Like a phoenix…Outspan traders back at work after inferno

The Chronicle

Nqobile Bhebhe and Flora Fadzai Sibanda, Chronicle Reporters

“We lost materials worth thousands of United States dollars but not our skills, we’re back, sofa by sofa…” said Mpopoma Outspan Association chairman, Khozanayi Mlambo in an interview amidst the rubble of what was once Mpopoma Outspan factory.

In the early hours of Wednesday, the once thriving factory, popularly known as  eSpamprekini, situated along Nketa Drive, adjacent to Mpopoma Park, was razed by a raging fire.

The scene was grim. In an instant, top of the range sofas, wardrobes, kitchen units, tables and wooden doors made as per customer specifications, were reduced to ashes.

But two days later, still devastated, counting losses and some figuring out how they would compensate clients who paid in advance, scores of men were back at work.

Standing on the ashes, Mlambo boldly declared: “We are back!”

Several were doing upholstery work while others were piling up rubble.

During the interview, one man passed-by singing gospel musician Charles Charamba’s hit, “Vakamuka vakangoona machira chete,” as a way of building morale among the entrepreneurs who were trying to pick up the pieces.

“We’ll rise from the ashes,” Mlambo vowed as he carried a chisel.

“We’ve been operating here since around 1996, taking orders from as far as Hwange, Beitbridge and Gweru and supplying many shops in Bulawayo. Since the place has been destroyed, people are still flocking here to sell their various wares. That’s an extra motivation for us,” he said.

Mlambo said they had begun work while they waited for assistance from well-wishers, Government included, as they have orders to honour.

“We need to put up a temporary shed. We also need equipment such as compressors, planes, timber, and foam rubber among many items. We’re not at our usual high morale but we’ll never give up.

“We haven’t lost hope; we’re bouncing back in a huge way. To our various clients, we appeal for more time to get back on our feet. All pre-orders will be delivered, that’s our pledge.”

Apart from delivering orders to clients, another motivating factor which came out during separate interviews with the entrepreneurs was the need to maintain the living standards they enjoyed before tragedy struck.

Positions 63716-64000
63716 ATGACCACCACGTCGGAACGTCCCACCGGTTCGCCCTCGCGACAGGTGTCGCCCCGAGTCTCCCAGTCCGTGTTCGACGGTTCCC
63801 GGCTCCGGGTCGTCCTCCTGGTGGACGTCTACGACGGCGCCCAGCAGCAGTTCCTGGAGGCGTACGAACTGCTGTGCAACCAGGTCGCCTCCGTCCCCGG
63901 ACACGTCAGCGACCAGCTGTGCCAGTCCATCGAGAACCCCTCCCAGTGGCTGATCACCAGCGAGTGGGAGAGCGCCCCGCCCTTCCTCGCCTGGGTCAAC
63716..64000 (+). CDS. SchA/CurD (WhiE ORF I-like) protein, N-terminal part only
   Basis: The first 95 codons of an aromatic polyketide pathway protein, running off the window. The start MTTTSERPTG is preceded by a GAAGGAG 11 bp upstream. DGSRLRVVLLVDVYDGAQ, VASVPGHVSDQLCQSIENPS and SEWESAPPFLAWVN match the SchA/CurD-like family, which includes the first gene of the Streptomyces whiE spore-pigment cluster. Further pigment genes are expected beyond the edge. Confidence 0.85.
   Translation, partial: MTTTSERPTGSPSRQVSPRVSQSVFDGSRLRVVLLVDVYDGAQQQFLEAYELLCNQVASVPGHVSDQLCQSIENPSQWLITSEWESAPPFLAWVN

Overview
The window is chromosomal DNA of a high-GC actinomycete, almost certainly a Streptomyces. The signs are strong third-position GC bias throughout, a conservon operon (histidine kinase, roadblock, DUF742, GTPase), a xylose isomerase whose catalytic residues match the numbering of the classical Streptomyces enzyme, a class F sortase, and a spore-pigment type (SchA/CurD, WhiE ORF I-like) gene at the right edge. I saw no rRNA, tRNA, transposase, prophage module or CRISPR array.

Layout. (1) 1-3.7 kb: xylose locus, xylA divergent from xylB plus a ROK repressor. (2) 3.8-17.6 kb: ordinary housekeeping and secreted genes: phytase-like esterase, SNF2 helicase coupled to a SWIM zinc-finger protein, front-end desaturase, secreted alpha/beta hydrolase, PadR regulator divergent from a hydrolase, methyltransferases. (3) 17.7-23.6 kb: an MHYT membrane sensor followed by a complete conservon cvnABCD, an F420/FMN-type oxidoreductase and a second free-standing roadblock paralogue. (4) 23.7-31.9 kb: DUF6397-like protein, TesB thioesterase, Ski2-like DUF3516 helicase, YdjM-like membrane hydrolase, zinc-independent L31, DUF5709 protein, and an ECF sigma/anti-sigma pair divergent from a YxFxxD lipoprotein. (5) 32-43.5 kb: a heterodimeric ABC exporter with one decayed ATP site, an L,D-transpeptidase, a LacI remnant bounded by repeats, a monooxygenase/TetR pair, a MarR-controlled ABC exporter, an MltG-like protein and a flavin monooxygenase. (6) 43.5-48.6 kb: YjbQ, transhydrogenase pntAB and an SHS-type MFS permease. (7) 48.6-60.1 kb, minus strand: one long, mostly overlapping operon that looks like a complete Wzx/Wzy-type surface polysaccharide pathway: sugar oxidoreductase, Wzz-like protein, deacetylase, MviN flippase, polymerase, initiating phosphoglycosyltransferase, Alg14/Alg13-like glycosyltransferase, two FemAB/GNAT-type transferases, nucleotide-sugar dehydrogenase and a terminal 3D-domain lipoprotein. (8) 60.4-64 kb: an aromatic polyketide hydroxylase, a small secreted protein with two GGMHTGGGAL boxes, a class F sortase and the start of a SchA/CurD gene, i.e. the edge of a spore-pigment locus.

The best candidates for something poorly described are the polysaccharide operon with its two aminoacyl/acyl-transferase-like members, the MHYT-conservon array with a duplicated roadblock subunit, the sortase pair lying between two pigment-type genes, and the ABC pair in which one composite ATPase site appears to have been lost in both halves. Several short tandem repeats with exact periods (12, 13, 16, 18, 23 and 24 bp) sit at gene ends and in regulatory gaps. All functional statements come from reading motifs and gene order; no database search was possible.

Some have children at expensive private schools and transferring them would affect their performance.

“From the proceeds derived from my business venture, I’ve sent two of my children to expensive private schools in Bulawayo. They’re now at university meaning more money is needed.

“I don’t want my children to drop out due to non-payment of fees. This tragedy has motivated my colleagues and I to produce more appealing products and lure more high-end clients,” said Mthandazo Mkhwananzi.

The usually lively eSimprapekini was characterised by youths scrambling for potential clients and cars loaded with furniture.

On Wednesday morning, people watched the area that was established more than 40 years ago turn into a heap of debris within minutes.

The horror fire quickly trended on various social media platforms and many were left asking: “What’s so special about eSimprapekini?”

Saturday Chronicle spoke to several elderly people in Mpopoma suburb on the history of the place.

Mr Sonny Tapona (90) said eSimprapekini was established around 1974.

“It was used as a marketplace for selling farm produce and there was a famous tailor who used to supply schools with uniforms. After independence, people gradually moved out of the area and started selling in front of the shops in Mpopoma,” he recollects.

Those that remained turned eSimprapekini into a social club where people used to play football.

A musical band would occasionally come to entertain locals.

According to Mr Tapona, many years down the line, the late nationalist, Cde Sikhanyiso “Duke” Ndlovu, a long time Mpopoma resident and legislator, turned the area into a welfare organisation.

“In the early 2000s, there were a few people now selling chickens and farm produce at the place. It was around the time when furniture people came and started operating there.

“When they started, there was a coffin-making company and one furniture-making person but as time went on, the area grew into a famous furniture-making shop,” he said.

One resident, who only identified himself as Sibanda, claimed to be one of the pioneers.

He operates a grinding mill.

Sibanda said the place was historical and many people have fond memories of it.

“Most people who grew up in Mpopoma will tell you they used to buy vegetables and nkukhu makhaya (free range chickens) from this area. After some time, it became a playground for many children and later transformed into a famous furniture factory. We really hope the Government will speedily come up with a rescue package,” said Sibanda.

According to the Bulawayo City Council, the place was a social club turned into a small scale hardware manufacturing and repairing various products such as sofas.

It consisted of four sheds and a guard room all built with bricks under zinc and asbestos and an unknown number of make-shift sheds sitting on a yard measuring approximately 45m x 60m.

Article Source: The Chronicle

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